In the beginning there was Mort.
A natural born boy cartoonist, who started drawing when he was sitting in his highchair. And when he could get loose, drew on the walls.
Addison Morton Walker was born in 1923 and grew up in Kansas City, Mo. He discovered the genre of gag cartoons at an early age and tried outlets aimed at young amateurs, such as Open Road For Boys and Tip Top Comics (which had three pages for young cartoonists in with all its reprinted comic strips). He once told me that the $1 to $5 prizes he got for appearing there convinced him that he was a professional cartoonist. And quite soon he was selling to magazines that didn’t know he was a kid—Inside Detective, Flying Aces, etc. He drew a comic strip for the Kansas City Journal while still in his teens. That it ended prematurely wasn’t his fault. The paper had folded.
Like the hero of a Horatio Alger, Jr. book, Walker was full of pluck and luck. He next got a job with Hallmark in Kansas City and drew greeting cards. By the early forties he was attending the University of Missouri and working on the Showme, the campus humor magazine. Then in 1943, he was drafted into the US Army and sent to Italy and became a 1st Lieutenant. After the War, he returned to college in Missouri and the Showme. Some of his postwar ideas improved the humor magazine and increased the sales by several thousand copies per issue. This resulted in Walker getting a $300 bonus. He took the money and moved to Manhattan to crack the gag cartoon market.
He got off to a slow start, but finally managed to sell a cartoon to The Saturday Evening Post. That was followed by a large quantity of rejections. Within a year, however, he’d sold more gag cartoons to the SEP than any other cartoonist. The Post’s John Baily, the cartoon editor, liked Walker’s stuff, especially some panels he’d done about a Beetle type college boy. A chap who wore his hat lowdown over his eyes and had first appeared in Showme.
After running a few panels about this fellow, Bailey decided he didn’t want a series. Undaunted, Walker who’d been thinking he’d like to do a comic strip, especially since they paid much better than magazine gags, set out to pitch the syndicates. Beetle was going to be his character’s first name, but he needed a catchy last name. One of his cartoonist buddies, Jerry Marcus, suggested that, since John Bailey was sort of the godfather of Beetle, his last name would make a good one and make a nice alliteration. Walker eventually showed samples of Beetle Bailey, a humor strip about college life at Rockville U (which was quite a bit like Missouri University) to King Features comics editor Sylvan Byck. Interested in adding more humor features to the King lineup, Byck felt Walker was just what he was looking for.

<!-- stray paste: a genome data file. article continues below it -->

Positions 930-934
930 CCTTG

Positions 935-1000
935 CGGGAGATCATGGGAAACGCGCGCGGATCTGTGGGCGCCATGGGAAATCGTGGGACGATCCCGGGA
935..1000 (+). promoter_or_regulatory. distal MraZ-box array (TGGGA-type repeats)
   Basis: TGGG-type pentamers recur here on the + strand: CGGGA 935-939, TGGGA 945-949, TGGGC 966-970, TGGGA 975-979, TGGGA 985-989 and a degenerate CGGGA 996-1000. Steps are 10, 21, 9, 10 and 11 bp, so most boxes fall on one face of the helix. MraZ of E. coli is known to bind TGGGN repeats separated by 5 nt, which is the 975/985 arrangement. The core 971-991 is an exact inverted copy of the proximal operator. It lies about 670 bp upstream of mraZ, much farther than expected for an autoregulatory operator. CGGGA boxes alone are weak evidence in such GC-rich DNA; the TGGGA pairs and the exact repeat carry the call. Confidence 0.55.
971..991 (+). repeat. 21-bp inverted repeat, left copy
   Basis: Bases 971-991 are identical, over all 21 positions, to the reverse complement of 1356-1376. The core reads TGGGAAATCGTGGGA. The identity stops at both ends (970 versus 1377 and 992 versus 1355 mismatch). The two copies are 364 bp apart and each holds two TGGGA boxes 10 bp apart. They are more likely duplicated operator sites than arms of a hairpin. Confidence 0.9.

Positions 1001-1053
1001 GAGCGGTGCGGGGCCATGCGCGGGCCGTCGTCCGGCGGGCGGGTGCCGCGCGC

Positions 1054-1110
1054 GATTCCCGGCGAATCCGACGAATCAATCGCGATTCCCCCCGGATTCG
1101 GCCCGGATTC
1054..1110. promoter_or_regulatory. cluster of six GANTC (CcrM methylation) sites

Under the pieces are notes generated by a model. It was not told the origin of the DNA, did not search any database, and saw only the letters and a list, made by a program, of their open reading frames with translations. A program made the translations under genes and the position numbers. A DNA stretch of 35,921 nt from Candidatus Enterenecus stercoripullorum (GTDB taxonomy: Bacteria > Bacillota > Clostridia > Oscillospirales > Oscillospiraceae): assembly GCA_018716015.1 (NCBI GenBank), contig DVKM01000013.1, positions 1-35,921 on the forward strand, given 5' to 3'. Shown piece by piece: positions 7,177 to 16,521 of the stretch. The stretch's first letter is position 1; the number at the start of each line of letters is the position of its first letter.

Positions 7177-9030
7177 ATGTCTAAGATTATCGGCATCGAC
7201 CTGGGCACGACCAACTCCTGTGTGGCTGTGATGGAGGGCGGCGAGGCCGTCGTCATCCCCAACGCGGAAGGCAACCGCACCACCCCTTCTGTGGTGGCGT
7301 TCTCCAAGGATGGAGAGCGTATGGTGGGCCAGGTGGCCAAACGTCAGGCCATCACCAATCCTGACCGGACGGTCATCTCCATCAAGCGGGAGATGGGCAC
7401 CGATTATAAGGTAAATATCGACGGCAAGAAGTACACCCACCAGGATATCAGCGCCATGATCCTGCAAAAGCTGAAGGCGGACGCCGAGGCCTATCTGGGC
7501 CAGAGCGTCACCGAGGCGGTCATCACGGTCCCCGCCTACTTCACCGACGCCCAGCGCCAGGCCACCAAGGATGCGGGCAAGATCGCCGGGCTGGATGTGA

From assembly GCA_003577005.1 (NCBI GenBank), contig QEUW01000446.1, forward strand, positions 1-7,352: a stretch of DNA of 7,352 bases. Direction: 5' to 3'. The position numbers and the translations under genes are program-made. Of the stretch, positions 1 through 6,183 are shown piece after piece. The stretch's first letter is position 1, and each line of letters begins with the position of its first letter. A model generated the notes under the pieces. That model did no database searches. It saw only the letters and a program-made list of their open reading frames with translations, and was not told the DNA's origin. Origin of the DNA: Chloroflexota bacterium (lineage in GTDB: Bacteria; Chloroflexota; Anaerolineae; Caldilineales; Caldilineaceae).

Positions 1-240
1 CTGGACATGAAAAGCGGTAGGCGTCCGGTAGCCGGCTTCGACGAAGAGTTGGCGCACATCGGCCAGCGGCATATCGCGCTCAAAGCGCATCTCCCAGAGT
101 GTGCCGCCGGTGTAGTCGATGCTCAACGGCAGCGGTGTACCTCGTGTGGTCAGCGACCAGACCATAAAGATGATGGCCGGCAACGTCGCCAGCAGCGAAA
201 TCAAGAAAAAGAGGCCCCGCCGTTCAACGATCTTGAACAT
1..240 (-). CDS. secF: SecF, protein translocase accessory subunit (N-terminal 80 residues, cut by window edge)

The new comic strip came forth on September 4,1950 but barely managed to sign up a dozen client papers across the entire nation. After six months there was not much improvement and the total of newspapers was now twenty five. Then the Korean War saved Beetle’s bacon.
The United States officially entered the Korean War on June 6 of 1950 and US troops began putting their boots on the ground, under the command of WWII hero General Douglas MacArthur. In the early months of 1951, Editor Byck was thinking about putting Beetle out to pasture. But then an editor of a large mid-Western newspaper wrote him and suggested that they put Beetle into the Army. A lot of former college boys and recent college boys were being drafted and it might be a good idea. Byck thought so, too, and when he presented the notion to Walker, so did he.
Thus in March 1951, Beetle left college and enlisted in the United States Army. He’s been there ever since. Stationed at Camp Swampy. The strip began picking up newspapers by the 100s and at its peak had over two thousand around the world and is still doing very well today. Basing the new version of Beetle’s life on his own Army experiences, Walker created a large cast of characters, chief among them Sarge Snorkel, Lt. Fuzz (based on himself), Miss Buxley and Lt. Flap, one of the first black comic strip characters who wasn’t a menial or a bit player.
Sometime around the spring of 1954 Walker’s fancy turned to thoughts of another comic strip to add to his list. “A cartoonist friend had sold a family-type strip to another syndicate. They suggested he get a writer. I asked my editor if I could write for another syndicate and he replied that if I wanted to write a family strip why didn’t I do it for King Features,” Walker recalled. “I jumped at the idea, since I was worried that Beetle might lose readers once the Korean War was over.”